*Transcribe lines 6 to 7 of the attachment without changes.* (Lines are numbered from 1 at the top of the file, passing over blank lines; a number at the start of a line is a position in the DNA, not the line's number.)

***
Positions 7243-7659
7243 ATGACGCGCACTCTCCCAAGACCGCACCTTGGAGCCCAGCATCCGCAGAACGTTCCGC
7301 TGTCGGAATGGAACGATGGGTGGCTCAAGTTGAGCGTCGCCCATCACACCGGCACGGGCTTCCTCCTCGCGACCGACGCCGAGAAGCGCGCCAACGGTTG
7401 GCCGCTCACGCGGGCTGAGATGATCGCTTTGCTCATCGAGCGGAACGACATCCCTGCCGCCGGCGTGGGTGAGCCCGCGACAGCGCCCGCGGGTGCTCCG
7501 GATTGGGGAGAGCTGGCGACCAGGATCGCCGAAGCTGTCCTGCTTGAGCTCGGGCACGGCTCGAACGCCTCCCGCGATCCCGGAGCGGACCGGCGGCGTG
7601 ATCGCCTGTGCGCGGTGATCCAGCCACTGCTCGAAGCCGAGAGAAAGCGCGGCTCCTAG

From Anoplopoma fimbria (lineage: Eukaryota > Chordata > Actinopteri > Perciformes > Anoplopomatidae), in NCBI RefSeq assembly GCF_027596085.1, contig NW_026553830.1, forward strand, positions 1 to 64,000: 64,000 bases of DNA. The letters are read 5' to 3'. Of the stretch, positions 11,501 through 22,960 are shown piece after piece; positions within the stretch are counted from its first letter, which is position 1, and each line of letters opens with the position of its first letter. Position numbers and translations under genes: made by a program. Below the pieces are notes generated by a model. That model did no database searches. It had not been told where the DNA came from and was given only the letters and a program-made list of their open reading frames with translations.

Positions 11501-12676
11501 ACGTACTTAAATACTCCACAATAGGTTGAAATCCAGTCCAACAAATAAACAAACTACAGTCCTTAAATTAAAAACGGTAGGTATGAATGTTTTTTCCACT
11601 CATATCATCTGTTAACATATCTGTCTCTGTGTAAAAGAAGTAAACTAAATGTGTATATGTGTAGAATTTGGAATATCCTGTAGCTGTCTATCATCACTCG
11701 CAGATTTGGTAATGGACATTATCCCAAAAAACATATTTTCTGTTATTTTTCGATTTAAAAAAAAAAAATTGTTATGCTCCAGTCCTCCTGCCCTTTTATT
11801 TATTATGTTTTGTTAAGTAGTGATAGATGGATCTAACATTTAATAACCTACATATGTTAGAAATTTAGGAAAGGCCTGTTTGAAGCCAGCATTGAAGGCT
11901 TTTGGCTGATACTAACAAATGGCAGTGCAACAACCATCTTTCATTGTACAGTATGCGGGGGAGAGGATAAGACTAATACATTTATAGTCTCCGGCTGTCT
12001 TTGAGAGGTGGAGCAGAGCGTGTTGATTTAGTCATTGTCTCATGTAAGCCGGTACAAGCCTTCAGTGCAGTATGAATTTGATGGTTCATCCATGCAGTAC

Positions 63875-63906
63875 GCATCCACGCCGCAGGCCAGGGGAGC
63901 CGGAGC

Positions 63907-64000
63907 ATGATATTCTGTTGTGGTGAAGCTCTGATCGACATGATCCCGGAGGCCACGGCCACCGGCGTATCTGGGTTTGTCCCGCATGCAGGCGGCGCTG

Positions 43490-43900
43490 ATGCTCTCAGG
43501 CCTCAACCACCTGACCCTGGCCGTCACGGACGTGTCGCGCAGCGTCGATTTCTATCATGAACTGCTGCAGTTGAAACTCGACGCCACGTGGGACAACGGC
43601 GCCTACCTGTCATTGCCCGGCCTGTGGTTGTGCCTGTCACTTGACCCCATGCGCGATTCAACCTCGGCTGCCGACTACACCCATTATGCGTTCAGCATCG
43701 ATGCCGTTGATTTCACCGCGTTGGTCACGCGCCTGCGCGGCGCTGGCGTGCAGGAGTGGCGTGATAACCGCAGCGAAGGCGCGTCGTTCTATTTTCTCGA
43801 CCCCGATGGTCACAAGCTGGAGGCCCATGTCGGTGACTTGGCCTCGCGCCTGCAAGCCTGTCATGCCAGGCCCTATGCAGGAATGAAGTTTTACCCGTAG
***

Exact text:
7601 ATCGCCTGTGCGCGGTGATCCAGCCACTGCTCGAAGCCGAGAGAAAGCGCGGCTCCTAG

From Anoplopoma fimbria (lineage: Eukaryota > Chordata > Actinopteri > Perciformes > Anoplopomatidae), in NCBI RefSeq assembly GCF_027596085.1, contig NW_026553830.1, forward strand, positions 1 to 64,000: 64,000 bases of DNA. The letters are read 5' to 3'. Of the stretch, positions 11,501 through 22,960 are shown piece after piece; positions within the stretch are counted from its first letter, which is position 1, and each line of letters opens with the position of its first letter. Position numbers and translations under genes: made by a program. Below the pieces are notes generated by a model. That model did no database searches. It had not been told where the DNA came from and was given only the letters and a program-made list of their open reading frames with translations.